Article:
Poetry 6

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Poetry 6

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Steve Brown
[email protected]
Mr. Brown earned a doctorate in history in 1981 at the University of Oklahoma. When pursuit of a career in history stumbled because of discrimination, he expanded his activities with a local disability rights group. Brown’s initial work in disability rights involved development of peer support and skills training programs, community organizing and public education at Progressive Independence, an Oklahoma independent living center. Subsequent positions as an advocate, then as a disability specialist providing information and referral in a statewide advocacy agency, led to a stint as executive director of Progressive Independence (PI). While at PI, Brown’s unswerving commitment to advocacy and empowerment issues with all disability populations, was widely known and respected.

Brown embraced the challenges of the 1990s with a new role as Training Director for the Research and Training Center on Public Policy in Independent Living at the World Institute on Disability (WID) in Oakland, California. In this capacity, he facilitated planning of the 1991 international symposium, “Empowerment Strategies for the Development of a National Personal Assistance Services System,” supervised an internship program for disabled college students, and was instrumental in including concepts of disability culture in WID publications and activities.

As one of the early proponents of the idea of disability culture, Brown feels that people with disabilities possess a heritage and belong to a community of which we should be proud. Conveying this message in a variety of settings, including conference panels, presentations, speeches, and publications has earned him international recognition.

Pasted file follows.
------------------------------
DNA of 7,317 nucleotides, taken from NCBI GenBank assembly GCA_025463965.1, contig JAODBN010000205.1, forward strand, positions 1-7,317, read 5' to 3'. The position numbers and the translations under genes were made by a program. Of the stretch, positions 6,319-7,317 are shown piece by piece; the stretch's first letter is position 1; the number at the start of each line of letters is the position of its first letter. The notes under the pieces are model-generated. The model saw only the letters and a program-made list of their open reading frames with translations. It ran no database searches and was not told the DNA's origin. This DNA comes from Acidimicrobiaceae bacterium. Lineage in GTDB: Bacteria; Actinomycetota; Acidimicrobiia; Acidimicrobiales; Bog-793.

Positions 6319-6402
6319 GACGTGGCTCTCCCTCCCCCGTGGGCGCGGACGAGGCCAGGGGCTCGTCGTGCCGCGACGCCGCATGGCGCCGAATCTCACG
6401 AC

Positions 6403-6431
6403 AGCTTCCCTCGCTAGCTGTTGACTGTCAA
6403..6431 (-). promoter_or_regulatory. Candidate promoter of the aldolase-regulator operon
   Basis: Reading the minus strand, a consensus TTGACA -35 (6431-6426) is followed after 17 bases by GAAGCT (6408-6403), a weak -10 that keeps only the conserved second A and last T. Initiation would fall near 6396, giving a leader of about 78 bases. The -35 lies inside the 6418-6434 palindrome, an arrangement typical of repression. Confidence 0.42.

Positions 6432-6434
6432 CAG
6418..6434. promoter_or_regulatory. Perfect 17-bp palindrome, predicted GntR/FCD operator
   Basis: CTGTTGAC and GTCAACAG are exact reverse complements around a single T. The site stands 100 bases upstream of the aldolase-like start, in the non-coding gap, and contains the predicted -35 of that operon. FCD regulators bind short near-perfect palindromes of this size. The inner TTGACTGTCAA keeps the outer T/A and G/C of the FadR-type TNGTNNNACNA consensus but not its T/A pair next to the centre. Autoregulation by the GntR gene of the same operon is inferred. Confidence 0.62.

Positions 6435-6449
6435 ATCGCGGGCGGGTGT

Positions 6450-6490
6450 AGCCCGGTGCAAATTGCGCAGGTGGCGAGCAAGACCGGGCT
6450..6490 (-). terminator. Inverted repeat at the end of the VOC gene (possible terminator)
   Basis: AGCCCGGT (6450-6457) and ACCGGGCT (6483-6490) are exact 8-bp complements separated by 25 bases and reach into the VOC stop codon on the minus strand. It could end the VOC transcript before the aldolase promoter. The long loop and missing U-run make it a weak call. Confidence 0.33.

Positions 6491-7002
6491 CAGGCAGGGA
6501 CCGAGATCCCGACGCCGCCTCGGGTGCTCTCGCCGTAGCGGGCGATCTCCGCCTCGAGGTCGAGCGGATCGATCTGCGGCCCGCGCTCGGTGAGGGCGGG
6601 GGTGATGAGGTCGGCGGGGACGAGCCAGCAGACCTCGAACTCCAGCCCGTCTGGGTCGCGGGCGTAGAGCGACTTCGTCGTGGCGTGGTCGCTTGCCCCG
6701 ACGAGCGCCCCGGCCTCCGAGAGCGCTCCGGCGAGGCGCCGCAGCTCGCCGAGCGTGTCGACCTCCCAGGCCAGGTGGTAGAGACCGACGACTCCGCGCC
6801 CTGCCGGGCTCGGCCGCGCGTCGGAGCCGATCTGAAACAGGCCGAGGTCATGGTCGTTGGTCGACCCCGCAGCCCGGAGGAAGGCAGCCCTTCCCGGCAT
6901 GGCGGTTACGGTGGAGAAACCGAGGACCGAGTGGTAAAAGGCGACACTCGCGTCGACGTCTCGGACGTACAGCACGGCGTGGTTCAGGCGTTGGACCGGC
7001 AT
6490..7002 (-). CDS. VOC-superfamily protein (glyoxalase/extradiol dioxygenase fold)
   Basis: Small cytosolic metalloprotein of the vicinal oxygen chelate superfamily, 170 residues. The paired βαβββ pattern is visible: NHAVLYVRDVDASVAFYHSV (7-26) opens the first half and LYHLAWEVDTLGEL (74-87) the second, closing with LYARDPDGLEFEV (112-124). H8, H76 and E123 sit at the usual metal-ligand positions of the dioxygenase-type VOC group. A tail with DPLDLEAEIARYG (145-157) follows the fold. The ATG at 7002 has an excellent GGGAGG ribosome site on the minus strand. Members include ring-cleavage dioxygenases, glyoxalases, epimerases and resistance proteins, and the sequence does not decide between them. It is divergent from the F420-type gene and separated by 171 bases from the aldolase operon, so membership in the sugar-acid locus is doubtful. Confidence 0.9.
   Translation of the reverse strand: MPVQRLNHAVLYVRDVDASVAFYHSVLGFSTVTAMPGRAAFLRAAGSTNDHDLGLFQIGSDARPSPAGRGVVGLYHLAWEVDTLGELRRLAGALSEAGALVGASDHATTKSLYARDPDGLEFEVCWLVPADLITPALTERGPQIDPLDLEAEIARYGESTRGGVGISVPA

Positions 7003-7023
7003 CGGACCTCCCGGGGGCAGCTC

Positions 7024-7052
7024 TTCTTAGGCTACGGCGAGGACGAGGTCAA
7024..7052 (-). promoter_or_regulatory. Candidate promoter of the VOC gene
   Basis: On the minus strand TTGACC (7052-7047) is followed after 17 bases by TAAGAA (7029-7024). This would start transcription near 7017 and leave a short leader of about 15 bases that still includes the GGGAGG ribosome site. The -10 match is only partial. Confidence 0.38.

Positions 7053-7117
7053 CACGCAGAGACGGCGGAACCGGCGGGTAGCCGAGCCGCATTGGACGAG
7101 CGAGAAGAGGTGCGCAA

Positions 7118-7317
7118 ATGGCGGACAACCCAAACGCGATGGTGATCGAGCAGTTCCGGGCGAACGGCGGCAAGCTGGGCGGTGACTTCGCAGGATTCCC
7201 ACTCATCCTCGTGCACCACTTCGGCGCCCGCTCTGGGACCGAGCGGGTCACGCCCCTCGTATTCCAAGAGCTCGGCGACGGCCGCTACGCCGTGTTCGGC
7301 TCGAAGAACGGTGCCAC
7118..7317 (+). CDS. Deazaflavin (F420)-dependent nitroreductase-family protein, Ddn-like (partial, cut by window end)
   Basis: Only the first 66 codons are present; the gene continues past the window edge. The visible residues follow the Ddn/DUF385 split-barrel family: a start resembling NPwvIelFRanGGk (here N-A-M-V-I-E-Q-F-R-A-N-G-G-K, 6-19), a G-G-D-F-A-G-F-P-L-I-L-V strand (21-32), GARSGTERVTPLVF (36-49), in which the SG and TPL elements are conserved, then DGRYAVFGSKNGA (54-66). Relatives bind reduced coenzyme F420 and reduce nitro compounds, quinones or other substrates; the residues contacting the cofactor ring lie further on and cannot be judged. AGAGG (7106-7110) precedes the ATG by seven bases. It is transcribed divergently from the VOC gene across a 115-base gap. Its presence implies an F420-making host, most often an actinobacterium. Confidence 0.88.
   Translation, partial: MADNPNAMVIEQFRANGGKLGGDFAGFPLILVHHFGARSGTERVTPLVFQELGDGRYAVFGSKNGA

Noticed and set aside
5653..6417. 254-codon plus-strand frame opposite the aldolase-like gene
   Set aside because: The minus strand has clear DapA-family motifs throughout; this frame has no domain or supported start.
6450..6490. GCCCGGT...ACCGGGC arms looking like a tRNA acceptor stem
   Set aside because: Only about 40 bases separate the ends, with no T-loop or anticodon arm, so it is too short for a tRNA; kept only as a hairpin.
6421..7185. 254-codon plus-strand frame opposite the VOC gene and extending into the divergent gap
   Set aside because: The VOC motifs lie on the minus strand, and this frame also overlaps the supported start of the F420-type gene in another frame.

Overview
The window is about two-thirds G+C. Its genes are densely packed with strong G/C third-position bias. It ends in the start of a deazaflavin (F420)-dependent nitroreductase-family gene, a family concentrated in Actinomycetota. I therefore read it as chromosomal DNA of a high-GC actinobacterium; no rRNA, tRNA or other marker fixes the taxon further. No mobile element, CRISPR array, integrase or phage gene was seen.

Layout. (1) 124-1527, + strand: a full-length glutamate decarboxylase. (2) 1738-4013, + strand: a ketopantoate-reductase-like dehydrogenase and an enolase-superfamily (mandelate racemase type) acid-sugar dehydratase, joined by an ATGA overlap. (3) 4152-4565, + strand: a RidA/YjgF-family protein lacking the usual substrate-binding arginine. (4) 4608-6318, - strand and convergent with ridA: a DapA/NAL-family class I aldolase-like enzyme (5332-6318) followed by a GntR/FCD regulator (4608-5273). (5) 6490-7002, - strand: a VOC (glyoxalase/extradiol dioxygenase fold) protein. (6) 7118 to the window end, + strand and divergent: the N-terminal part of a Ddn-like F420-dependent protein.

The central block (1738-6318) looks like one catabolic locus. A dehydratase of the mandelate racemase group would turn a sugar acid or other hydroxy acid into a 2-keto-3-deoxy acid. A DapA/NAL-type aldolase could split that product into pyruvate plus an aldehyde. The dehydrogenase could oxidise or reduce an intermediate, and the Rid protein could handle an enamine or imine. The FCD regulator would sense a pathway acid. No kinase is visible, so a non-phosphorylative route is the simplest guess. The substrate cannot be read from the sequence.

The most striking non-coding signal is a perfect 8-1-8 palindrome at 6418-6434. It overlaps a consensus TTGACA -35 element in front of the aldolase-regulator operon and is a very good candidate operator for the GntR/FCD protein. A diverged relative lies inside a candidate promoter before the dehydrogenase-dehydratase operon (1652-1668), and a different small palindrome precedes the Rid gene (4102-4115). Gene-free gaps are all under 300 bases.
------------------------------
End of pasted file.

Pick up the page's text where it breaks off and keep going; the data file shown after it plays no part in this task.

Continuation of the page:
Mr. Brown’s publications include “Independent Living: Theory and Practice,” which has been translated into several other languages, and “Investigating a Culture of Disability: Final Report,” the result of a prestigious Switzer Fellowship from the National Institute on Disability Rehabilitation and Research of the Department of Education, the first funding of its type for research into the field of Disability Culture; and two books of poetry, “Pain, Plain–and Fancy Rappings: Poetry from the Disability Culture” and “Voyages: Life Journeys.”

Mr. Brown is currently working on a book on the life of disability rights pioneer Ed Roberts. For information about booking presentations or workshops, obtaining or commissioning publications, please contact Steve at:
Institute on Disability Culture
2260 Sunrise Point Rd.
Las Cruces, NM 88011
(505) 522-5225 (Voice/TDD/FAX).

Holding Toes
© Steve Brown

The crystal-clear full moon
lights our sculpted mountains
on Christmas Eve
like the stars
twenty centuries past
are said to have illuminated
the skies
for three wise men
to find a baby king
ordained to bring peace
and joy
to the world
like you bring
seas of tranquility
and ecstasy
into my so serious
so intense
workaholic heart.

Death has stalked us as
stealthily as a serial killer
from the time our eyes
laid upon our hearts
like our fingers
entwined our souls
like the tears
that flow so freely
from you
unchain my own
tightly-bound grief.

Mothers and lovers
heroes and friends
welcome the night
shedding their frail human
skins to explore other
worlds while we
linger awhile longer
seeds from their mighty trees
planting more trees in our
gardens like shepherds
tending flocks
like farmers irrigating crops
like teachers molding students
molding teachers
like you nurturing
my scarred psyche.

Dreams wrestle
with nightmares
like Adam and Eve
fighting to remain
in Eden’s garden, knowing
the growing season lies
like I war with myself, knowing
peace lies
within reach
but unable to grasp
seeking solace
gazing into your emerald
eyes full of universal wisdom
or your gap-toothed smile
wider than oceans
or lying next to you
in the night, stretching my feet
like antennae searching
for your toes
to feel the warm
lover’s flesh like hands
held tightly
for the first time, knowing
at last
that all is right in our world.

© Steve Brown

Melting snow–days old,
virgin white still–
lingers like drooping
rabbit ears on our limp
cacti, bombarded this
winter by freezing, Arctic air
strafing the desert.

Paralyzing cold
reminds our
bodies of a promised
seasonal hibernation that, like
New Year’s resolutions,
become often vowed
unkept pledges.

Still tightly
hidden like our
desert’s summer
furnace sun
soul secrets that
fear unlocking.

Childhood walls,
barricading the tears
bear well their decades-old foundation.

Reasons, in any
form, to
forget my friend,
mountainous and larger-than-life,
struggles to survive.

This body I carry,